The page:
John Nickles of Lewis & Nickles Ltd. Real Estate in Southold said he hasn’t seen a spike in pet-friendly rentals, but in rentals in general. He also said some homeowners will rent to people with pets, even if they’ve advertised otherwise.
“People take pets, but they don’t like to say they take pets,” he said. Small dogs are preferable, as are breeds with lower energy levels that are less likely to cause damage.

Paul Loeb of Lloyd’s Realty in Greenport said he was surprised that 46 of the 195 available year-round and summer rentals from Jamesport east allow pets. He said there’s a new category on the multiple-listing service software that specifies pet type.

“You can say yes to pets and then specify whether you allow cats or dogs,” he said. Requests for summer rentals with cats appears to be uncommon.

Of the eight summer rental properties currently listed with Lloyd’s, two specified dogs only.

“Cats are not as welcome as dogs,” Janet Markarian at Century 21 Albertson Realty said of the animals infamous for marking their territory and putting those with allergies over the edge. “But I’ve never had a person say ‘I want to rent a place with my cat.’ ”

Ms. Markarian said she’s already placed three or four dogs into summer homes in East Marion, including a pair of French bulldogs and a coonhound that works as a model.

“I think landlords are more open-minded, especially those who have dogs themselves. Some prefer dogs over children, but they can’t say no children,” she joked.

Ms. Markarian’s real estate beat is Orient, a place she said could have more pet-friendly rentals than other parts of the North Fork because of its rural nature.

But regardless of location, some agents say allowing pets can be a boon for homeowners itching for rental income.

“Anyone who has a rental that’s open to pets will rent their house right away,” said Marie Beninati of Beninati Associates. Worried property owners can protect their properties best with an extra security deposit and a pre- and post-rental property inspection, she added.

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04/28/12 8:23pm
04/28/2012 8:23 PM

BILL LANDON PHOTO | Shoreham-Wading River players wore pink jerseys Saturday as part of the Lax-Out Cancer fundraiser game against Garden City.


As lacrosse goes, there are few greater challenges for a team than facing Garden City.

Shoreham-Wading River could see that Saturday afternoon, falling for only the second time this season 13-4 in a rematch of last year’s Long Island Championship.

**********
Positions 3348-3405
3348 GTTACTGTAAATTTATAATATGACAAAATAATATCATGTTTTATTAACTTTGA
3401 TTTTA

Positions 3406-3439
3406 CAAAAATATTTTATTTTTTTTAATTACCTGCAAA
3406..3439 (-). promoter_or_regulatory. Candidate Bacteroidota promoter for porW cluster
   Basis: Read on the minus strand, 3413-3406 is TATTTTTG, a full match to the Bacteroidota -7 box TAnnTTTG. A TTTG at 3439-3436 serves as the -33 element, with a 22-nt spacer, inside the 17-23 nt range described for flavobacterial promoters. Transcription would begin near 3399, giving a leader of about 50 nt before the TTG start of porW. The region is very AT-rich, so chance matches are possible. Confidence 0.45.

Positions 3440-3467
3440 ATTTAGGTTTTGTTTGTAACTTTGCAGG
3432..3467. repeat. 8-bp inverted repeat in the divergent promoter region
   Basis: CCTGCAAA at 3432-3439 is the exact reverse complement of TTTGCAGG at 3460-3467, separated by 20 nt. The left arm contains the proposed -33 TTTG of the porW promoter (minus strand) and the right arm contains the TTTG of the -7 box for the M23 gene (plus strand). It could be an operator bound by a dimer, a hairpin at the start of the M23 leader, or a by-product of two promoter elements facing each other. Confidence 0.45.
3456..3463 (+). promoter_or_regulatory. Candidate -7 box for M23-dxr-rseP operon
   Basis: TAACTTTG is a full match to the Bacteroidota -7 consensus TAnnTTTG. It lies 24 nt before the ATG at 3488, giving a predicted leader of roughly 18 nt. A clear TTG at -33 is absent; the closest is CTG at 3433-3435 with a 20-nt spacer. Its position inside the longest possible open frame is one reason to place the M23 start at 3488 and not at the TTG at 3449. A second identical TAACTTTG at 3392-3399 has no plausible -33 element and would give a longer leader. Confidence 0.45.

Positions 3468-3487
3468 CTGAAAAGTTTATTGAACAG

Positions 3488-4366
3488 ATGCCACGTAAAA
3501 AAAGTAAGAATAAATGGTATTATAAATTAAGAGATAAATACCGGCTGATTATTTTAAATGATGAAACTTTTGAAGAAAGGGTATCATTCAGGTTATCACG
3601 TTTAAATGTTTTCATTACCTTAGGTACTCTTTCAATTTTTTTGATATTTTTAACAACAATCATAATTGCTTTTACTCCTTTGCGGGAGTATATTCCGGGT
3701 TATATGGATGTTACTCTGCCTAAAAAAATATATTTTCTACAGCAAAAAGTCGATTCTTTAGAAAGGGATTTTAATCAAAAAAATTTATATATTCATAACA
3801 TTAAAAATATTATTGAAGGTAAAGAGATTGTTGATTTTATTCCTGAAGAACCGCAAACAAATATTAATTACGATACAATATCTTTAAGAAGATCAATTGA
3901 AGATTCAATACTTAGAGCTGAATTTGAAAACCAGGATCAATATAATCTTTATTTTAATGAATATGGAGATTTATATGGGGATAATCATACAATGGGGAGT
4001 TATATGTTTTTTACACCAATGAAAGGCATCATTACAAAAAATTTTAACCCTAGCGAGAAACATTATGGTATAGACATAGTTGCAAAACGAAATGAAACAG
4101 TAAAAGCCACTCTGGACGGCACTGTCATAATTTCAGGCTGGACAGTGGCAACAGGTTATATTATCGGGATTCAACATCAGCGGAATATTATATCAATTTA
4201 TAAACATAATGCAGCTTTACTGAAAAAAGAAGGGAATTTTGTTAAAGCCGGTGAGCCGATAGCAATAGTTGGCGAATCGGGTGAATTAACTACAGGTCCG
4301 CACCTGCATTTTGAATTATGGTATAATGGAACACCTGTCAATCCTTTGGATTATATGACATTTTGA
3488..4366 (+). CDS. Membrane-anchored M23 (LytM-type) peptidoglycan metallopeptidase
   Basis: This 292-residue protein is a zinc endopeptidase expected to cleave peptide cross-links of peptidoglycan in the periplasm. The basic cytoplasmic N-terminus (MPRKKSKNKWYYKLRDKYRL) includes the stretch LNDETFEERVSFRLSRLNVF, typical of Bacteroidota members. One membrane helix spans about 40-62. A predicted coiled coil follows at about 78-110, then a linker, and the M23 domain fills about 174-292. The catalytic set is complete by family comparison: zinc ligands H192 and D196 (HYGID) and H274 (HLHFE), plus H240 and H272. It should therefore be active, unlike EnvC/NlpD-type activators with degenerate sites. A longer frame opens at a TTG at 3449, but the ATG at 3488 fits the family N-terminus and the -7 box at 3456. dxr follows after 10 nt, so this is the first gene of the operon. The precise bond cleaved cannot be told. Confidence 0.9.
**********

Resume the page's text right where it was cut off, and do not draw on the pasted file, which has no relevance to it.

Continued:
But the message of the day had less to do with lacrosse. It was about the challenges those suffering from cancer must face in an all-too-unfair, day-to-day reality. The Wildcats, wearing pink uniforms, hosted their fourth annual Lax-Out Cancer event as part of Saturday’s game, which drew a big crowd that they hoped could generate as much as $30,000 in donations.

BILL LANDON PHOTO | Shoreham-Wading River junior Tim Rotanz had one goal with two assists Saturday.

“I’ve had family affected by this, so I was kind of emotional in the beginning,” said Shoreham-Wading River senior Chris Mahoney. “The true meaning of this game, besides two really great teams going at it, is the purpose of just fighting cancer.”

Shoreham coach Tom Rotanz spoke to the crowd before the game and honored all those affected by cancer from the Shoreham and Garden City lacrosse programs.

Rotanz said Garden City coach Steve Finnell, who lost his mother to cancer in 1994, asked to be apart of this year’s fundraiser game.

“I said, without question that would be a great day,” Rotanz told the crowd. “My only mistake was, I thought he was graduating all his great players.”

That wasn’t the case. The Trojans, considered one of the top teams in the country, used an explosive third quarter (6-1) to blow open what had been a tight game throughout the first half. The Trojans (11-0) had tremendous balance offensively with eight different players scoring goals. Senior Devin Dwyer led the attack with three goals and three assists.

“It was definitely one of the toughest challenges we’ve had as a group,” Mahoney said. “I think going against teams like this really exposes our weaknesses, which we really need to get farther in the season.”

Garden City midfielder Ryan Norton scored a back-breaking goal with 4 seconds left before halftime that made it a 5-2 game. The Trojans then scored the first two goals of the third quarter to open up the lead. The Wildcats scored their third goal with 9:26 left right off a face-off when Tim Rotanz (1 goal, 2 assists) fed James Higgins for the goal. But the Trojans scored the next five goals before Shoreham would strike again.

“We don’t have enough offensive guns to match,” coach Rotanz said. “They have a balanced, six-man offense.”

The Wildcats (9-2) came into the game off a tough division match Friday night against Mount Sinai. The Wildcats came back from a 5-2 fourth-quarter deficit to win 7-6. They improved to 9-1 are the top-rated team in Division II.

Rotanz said he hoped that after Saturday’s game, which was televised live, his team will be ready for anything.

“Every game after this won’t be a big deal,” he said. “We just take care of business.”

Trevor Brosco and sophomore Troy Miller each had goals for Shoreham. Senior Tyler Lutjen had six saves.

The idea for the fundraiser came in 2007 after the Wildcats had won a state championship. The team had planned a ring ceremony around Thanksgiving to celebrate the achievement. A few days before the ceremony, a player lost his father to cancer.

“It really put into perspective what is important,” Rotanz said. “Winning games is great, but when you lose someone, everything is secondary.”

Last year the Wildcats honored Liam McGuire, who was 7 at the time and battling chromosomal leukemia. McGuire was an honorary captain for the Wildcats last season.

Rotanz said McGuire returned to school about three weeks ago and was doing well. They hoped to have him attend the game, but he was celebrating his Communion.

“We’re very happy he’s back on track,” Rotanz said.

Twenty-five percent of donations were going to the McGuire family, Rotanz said. The remaining 75 percent was to be evenly divided among three cancer research foundations, Rotanz said.